A Pogorelov polytope is a combinatorial simple 3-polytope realizable in the Lobachevsky (hyperbolic) space as a bounded right-angled polytope. These polytopes are exactly simple 3-polytopes with cyclically 5-edge connected graphs. A Pogorelov polytope has no 3- and 4-gons and may have any prescribed numbers of k-gons, k 7 . Any simple polytope with only 5-, 6- and at most one 7-gon is Pogorelov. For any other prescribed numbers of k-gons, k 7 , we give an explicit construction of a Pogorelov and a non-Pogorelov polytope. Any Pogorelov polytope different from k-barrels (also known as Löbel polytopes, whose graphs are biladders on 2 k vertices) can be constructed from the 5- or the 6-barrel by cutting off pairs of adjacent edges and connected sums with the 5-barrel along a 5-gon with the intermediate polytopes being Pogorelov. For fullerenes, there is a stronger result. Any fullerene different from the 5-barrel and the ( 5 , 0 ) -nanotubes can be constructed by only cutting off adjacent edges from the 6-barrel with all the intermediate polytopes having 5-, 6- and at most one additional 7-gon adjacent to a 5-gon. This result cannot be literally extended to the latter class of polytopes. We prove that it becomes valid if we additionally allow connected sums with the 5-barrel and 3 new operations, which are compositions of cutting off adjacent edges. We generalize this result to the case when the 7-gon may be isolated from 5-gons. Full article
(This article belongs to the Special Issue Mathematical Crystallography)
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Open AccessFeature PaperArticle
Symmetry and Topology: The 11 Uninodal Planar Nets Revisited
Symmetry 2018, 10(2), 35; https://doi.org/10.3390/sym10020035 - 24 Jan 2018
Cited by 2
Abstract
A description of the 11 well-known uninodal planar nets is given by Cayley color graphs or alternative Cayley color graphs of plane groups. By applying methods from topological graph theory, the nets are derived from the bouquet B n with rotations mostly as [...] Read more.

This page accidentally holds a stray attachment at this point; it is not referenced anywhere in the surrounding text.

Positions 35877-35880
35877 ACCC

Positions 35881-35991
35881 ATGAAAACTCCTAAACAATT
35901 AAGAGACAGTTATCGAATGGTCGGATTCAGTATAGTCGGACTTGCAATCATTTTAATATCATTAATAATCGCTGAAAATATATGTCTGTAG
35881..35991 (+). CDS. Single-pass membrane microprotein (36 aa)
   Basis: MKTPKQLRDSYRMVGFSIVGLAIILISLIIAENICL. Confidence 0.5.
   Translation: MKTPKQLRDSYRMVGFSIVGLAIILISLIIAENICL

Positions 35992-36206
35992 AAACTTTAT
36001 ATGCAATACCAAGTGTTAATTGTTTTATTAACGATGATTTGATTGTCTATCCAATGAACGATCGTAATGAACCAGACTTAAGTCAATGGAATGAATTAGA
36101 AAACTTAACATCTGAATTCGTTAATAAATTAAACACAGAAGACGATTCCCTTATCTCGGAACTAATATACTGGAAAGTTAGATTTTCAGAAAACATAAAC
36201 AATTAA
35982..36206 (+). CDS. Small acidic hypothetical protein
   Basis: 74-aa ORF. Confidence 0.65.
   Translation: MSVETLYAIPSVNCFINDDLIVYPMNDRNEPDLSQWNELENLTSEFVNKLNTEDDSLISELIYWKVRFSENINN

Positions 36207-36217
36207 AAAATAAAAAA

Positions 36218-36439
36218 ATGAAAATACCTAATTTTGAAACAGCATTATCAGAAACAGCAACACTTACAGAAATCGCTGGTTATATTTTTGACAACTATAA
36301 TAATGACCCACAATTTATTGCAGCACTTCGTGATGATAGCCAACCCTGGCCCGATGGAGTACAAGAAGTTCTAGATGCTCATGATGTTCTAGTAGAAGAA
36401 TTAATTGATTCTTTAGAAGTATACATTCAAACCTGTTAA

A description of the 11 well-known uninodal planar nets is given by Cayley color graphs or alternative Cayley color graphs of plane groups. By applying methods from topological graph theory, the nets are derived from the bouquet B n with rotations mostly as voltages. It thus appears that translation, as a symmetry operation in these nets, is no more fundamental than rotations. Full article
(This article belongs to the Special Issue Mathematical Crystallography)
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Open AccessFeature PaperArticle
The Exact Evaluation of Some New Lattice Sums
Symmetry 2017, 9(12), 314; https://doi.org/10.3390/sym9120314 - 11 Dec 2017
Cited by 1
Abstract
New q-series in the spirit of Jacobi have been found in a publication first published in 1884 written in Russian and translated into English in 1928. This work was found by chance and appears to be almost totally unknown. From these entirely [...] Read more.
New q-series in the spirit of Jacobi have been found in a publication first published in 1884 written in Russian and translated into English in 1928. This work was found by chance and appears to be almost totally unknown. From these entirely new q-series, fresh lattice sums have been discovered and are presented here. Full article
(This article belongs to the Special Issue Mathematical Crystallography)

Review

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Open AccessFeature PaperReview